In times of decreasing response rates, monetary incentives are increasingly used to motivate individuals to participate in surveys. Receiving an incentive can affect respondents’ motivation to take a survey and, consequently, their survey taking behaviour. On the one hand, the resulting extrinsic motivation might undermine intrinsic motivation thus leading respondents to invest less effort into answering a survey. On the other hand, monetary incentives could make respondents more eager to invest effort into answering a survey, as they feel they are compensated for doing so. This study aims to assess whether there are differences in measurement quality between respondents who are motivated to take surveys due to the received incentive and respondents for who this is not a reason for participation. We implemented two Multitrait-Multimethod (MTMM) experiments in the probability-based GESIS Panel in Germany (2019) to be able to estimate the measurement quality of 18 questions asked to panelists. By coding panelists’ open answers to a question about their reasons for participation, we distinguish panelists who state that they are motivated by the incentive from those who do not. We analyse the MTMM experiments for these two groups separately and compare the resulting measurement quality estimates. 

February 23, 2021 at 11h via Zoom.


Title: Affective polarization: its measurement in multi-party contexts and its relationship with ideology.

Presenter: Josep Maria Comellas (RECSM - Universitat Pompeu Fabra)

Mariano Torcal (RECSM Director - Universitat Pompeu Fabra)


Affective polarization broadly refers to the extent that individuals feel sympathy towards in-groups and antagonism towards out-groups. While this topic has been extensively studied in the United States, affective polarization has increasingly received comparative attention in an attempt to study this phenomenon in multi-party settings. In the first part of the presentation, we revise some of the main indices proposed in the literature to measure affective polarization, and we explain the ones that we have implemented using different datasets (CNEP, CSES, E-DEM). Then, in the second part, we present a paper that is focused on the relationship between ideology and affective polarization. Concretely, we test the predominance of identity over issues in explaining affective polarization in a multi-party system, taking advantage of an original panel dataset (E-DEM, 2018-2019) collected in Spain. The main results show that ideological identity and affective polarization strongly reinforce each other over time, polarizing society in identity terms but no so much due to conflicts emerging for issue positioning and sorting. Issue-based ideology exerts more modest affective polarizing effects, and only among those individuals whose positions in concrete issues are quite in line with their ideological identity.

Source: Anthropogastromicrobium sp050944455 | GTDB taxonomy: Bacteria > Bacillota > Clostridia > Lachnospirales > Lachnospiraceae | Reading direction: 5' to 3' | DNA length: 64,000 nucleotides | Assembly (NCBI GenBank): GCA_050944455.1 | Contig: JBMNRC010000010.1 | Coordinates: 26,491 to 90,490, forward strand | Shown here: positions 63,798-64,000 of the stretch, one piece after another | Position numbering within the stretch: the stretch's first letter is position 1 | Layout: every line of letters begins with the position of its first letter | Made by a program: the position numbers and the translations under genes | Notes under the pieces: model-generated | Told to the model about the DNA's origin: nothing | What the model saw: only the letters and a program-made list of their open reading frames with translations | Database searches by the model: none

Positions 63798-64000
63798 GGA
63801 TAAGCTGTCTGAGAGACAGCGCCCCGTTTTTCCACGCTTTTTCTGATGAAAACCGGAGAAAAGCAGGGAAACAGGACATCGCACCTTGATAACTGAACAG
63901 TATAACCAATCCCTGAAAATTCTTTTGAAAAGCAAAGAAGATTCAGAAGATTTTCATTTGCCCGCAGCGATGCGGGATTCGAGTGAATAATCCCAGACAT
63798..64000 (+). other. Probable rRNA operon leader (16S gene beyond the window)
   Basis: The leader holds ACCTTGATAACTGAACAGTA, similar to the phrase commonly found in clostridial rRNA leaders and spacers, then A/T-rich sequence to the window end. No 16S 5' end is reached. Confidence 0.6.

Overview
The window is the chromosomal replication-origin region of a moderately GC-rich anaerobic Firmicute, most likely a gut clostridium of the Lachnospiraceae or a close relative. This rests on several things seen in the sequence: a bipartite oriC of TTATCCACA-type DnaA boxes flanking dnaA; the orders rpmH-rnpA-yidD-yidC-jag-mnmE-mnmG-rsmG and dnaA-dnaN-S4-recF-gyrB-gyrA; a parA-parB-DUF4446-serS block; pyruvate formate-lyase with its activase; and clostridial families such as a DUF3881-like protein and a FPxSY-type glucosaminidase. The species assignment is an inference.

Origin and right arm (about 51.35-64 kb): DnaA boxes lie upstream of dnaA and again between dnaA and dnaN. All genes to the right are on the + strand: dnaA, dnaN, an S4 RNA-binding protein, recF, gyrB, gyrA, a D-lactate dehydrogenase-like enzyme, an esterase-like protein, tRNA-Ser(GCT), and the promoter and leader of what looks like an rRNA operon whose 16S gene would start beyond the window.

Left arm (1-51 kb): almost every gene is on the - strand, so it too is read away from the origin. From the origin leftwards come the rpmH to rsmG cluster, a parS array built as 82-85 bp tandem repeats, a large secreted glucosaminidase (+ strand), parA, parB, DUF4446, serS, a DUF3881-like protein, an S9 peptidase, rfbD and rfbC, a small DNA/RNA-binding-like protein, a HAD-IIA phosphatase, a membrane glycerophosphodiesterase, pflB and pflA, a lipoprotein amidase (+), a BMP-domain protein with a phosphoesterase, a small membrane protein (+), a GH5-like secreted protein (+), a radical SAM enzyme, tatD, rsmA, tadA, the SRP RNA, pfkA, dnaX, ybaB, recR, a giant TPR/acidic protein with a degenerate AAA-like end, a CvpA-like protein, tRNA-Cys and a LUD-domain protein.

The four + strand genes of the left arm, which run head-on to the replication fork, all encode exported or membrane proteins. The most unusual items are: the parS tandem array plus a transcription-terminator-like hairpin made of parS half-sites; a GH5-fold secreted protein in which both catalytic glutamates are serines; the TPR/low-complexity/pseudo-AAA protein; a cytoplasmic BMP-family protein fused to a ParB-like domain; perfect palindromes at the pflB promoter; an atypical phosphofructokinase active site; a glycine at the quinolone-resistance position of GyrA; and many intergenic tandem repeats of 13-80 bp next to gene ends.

March 16, 2021 at 13h (CET) via Zoom.


Title: [MCSQ]: The Multilingual Corpus of Survey Questionnaires.

Presenter: Danielly Sorato  (RECSM-Universitat Pompeu Fabra)

The Multilingual Corpus of Survey Questionnaires (MCSQ) is the first publicly available corpus of international survey questionnaires, comprising survey items from the European Social Survey (ESS), European Values Study (EVS), and the Survey of Health Ageing and Retirement in Europe (SHARE). The recently released Version 2.0 (entitled Mileva Marić-Einstein) is composed of questionnaires of the aforementioned studies in the (British) English source language and their translations into eight languages, namely Catalan, Czech, French, German, Norwegian, Portuguese, Spanish, and Russian, as well as 29 language varieties (e.g. Swiss-French). The MCSQ is a relevant digital artefact, that allows researchers in the fields of social sciences and linguistics to quickly search and compare survey items in a myriad of languages.
The MCSQ was developed in the SSHOC (Social Sciences & Humanities Open Cloud) Project. It forms part of the EU Horizon 2020 Research and Innovation Programme (2014-2020) and is conducted under Grant Agreement  No. 823782.
​The digitalized survey items are an interesting resource for survey research, translation studies, lexicology, among others. In this seminar, we present the corpus characteristics and showcase applications of the MCSQ. 

April 6, 2021 at 15h (CET) via Zoom.